NMRN Blog

  • Monday, 1 June 2020 - 6:16pm

    HMS Caroline is an extraordinary and unique survivor. She was built in 1914 and has had an exciting career which has spanned across two world wars and a long and active life in Belfast.

    Classed as a Light Cruiser, she is one of only three major warships surviving that served with the Royal Navy in the First World War, and the last survivor of the Battle of Jutland, arguably the greatest naval battle in history.

    Today this significant ship is located in Belfast’s Titanic Quarter, her home since 1924 when she served as the floating headquarters for the Ulster Division of the...

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  • Monday, 1 June 2020 - 1:57pm

    This year marks the 80th anniversary of the Dunkirk Evacuation which took place between 26 May and 4 June 1940. The rescue was co-ordinated by Vice-Admiral Sir Bertram Ramsey and was also known as Operation Dynamo, so called because it was planned in a former Dynamo Room underneath Dover Castle.

    When people think of the Dunkirk Evacuation, many remember the small civilian-owned boats known as the ‘Little Ships’ of Dunkirk. After the evacuation these boats and their owners were highlighted by Churchill and the government to emphasise that Nazi Germany was a threat to the general...

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  • Thursday, 7 May 2020 - 4:15pm

    "their diversities of thought and upbringing were forgotten in the all-important task of helping the Navy in it's time of need..."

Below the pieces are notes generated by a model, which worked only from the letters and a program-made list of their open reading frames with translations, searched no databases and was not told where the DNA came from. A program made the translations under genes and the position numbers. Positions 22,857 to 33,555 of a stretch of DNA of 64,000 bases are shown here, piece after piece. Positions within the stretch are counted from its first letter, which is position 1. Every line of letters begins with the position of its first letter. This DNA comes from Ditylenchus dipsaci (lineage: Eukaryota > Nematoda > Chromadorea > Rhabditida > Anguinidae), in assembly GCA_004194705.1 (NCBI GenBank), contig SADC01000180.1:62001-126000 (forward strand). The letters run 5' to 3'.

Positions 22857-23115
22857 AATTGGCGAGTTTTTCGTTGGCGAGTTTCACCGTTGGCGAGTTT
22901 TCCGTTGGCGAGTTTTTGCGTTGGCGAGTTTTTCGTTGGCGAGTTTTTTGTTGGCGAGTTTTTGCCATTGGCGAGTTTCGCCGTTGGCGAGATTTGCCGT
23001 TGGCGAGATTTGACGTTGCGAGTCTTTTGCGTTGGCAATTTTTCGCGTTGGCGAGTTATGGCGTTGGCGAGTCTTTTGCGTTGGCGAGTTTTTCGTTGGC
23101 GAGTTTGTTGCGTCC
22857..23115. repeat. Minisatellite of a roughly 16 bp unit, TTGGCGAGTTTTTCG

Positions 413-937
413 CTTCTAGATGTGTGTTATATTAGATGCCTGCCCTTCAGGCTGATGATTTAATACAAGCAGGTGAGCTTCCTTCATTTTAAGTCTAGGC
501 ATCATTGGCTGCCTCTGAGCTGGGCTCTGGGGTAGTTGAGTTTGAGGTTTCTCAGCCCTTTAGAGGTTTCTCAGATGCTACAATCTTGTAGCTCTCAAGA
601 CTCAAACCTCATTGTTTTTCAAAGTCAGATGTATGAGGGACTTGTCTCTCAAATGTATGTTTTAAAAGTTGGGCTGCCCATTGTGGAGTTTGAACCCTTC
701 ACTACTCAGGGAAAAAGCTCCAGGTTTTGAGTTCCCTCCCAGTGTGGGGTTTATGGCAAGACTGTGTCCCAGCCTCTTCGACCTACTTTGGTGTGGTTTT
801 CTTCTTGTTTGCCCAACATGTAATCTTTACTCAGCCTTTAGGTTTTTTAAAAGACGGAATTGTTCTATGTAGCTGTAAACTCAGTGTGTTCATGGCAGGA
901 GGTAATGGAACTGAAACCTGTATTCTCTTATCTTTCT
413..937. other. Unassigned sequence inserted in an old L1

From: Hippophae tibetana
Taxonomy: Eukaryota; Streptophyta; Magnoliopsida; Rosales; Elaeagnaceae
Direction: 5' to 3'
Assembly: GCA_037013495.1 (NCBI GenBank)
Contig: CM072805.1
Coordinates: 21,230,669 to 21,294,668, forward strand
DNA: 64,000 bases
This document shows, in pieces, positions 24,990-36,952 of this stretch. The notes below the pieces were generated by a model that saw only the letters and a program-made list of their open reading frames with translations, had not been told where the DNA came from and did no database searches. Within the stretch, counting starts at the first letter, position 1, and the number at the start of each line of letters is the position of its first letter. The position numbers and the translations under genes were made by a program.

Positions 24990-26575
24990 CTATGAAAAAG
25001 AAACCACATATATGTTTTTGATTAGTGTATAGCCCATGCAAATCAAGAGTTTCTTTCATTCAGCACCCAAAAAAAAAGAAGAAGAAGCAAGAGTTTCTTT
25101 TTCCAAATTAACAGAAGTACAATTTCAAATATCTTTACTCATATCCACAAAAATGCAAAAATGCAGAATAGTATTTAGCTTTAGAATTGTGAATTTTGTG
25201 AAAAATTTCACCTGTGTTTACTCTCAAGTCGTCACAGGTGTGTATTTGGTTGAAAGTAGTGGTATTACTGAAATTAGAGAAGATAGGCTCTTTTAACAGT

As it looked for support during WW2 the Royal Military of Defence searched internationally, offering the women of India new prospects in the work place. Though they were not allowed to go to sea they could become deeply involved in naval life and play a vital role in defeating the enemy. Through confidence, a sense of duty and pride of service these women were able to make a difference, directly confronting issues that still enormously affect us today,...

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  • Thursday, 23 April 2020 - 4:26pm

    The National Museum of the Royal Navy, takes seriously its responsibility to support the local communities that are home to its four museum locations. The current situation has affected every one across the UK. In extraordinary times like these the British have always gallantly come together taking action to support each other and our allies wherever needed. With the United Kingdom always in the top 10 of the most generous countries in the world, the population’s generosity has benefitted both communities abroad and at home.    

    While the sites of The National Museums of the Royal...

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  • Wednesday, 8 April 2020 - 3:23pm

    Since 2015, a dedicated and growing conservation team have been in place at the National Museum of the Royal Navy that look after the collection of historic vessels. The team has grown over the years to include all kinds of specialists whose skills are needed to manage the ships and submarines. Riggers, shipwrights, conservators, painters, shipkeepers, electricians, archaeologists, curators, apprentices and project and team managers all play a part in maintaining the vessels safely, preserving their historic fabric and presenting them to our visitors.

    The way we approach preserving...

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  • Monday, 23 March 2020 - 10:19am

    COVID-19 – CLOSURE OF THE NATIONAL MUSEUM OF THE ROYAL NAVY

    The National Museum of the Royal Navy has made the difficult decision to close its sites in response to the escalating COVID-19 situation. All of our sites in Portsmouth, Gosport, Belfast, Yeovilton and Hartlepool will be closed from 17.00 on 18 March 2020.

    There have been no diagnosed cases of the virus on site, however we felt that like our colleagues across the Museum and Heritage sector, closure of the sites was now the best decision to maintain the health and wellbeing of our staff, volunteers and visitors....

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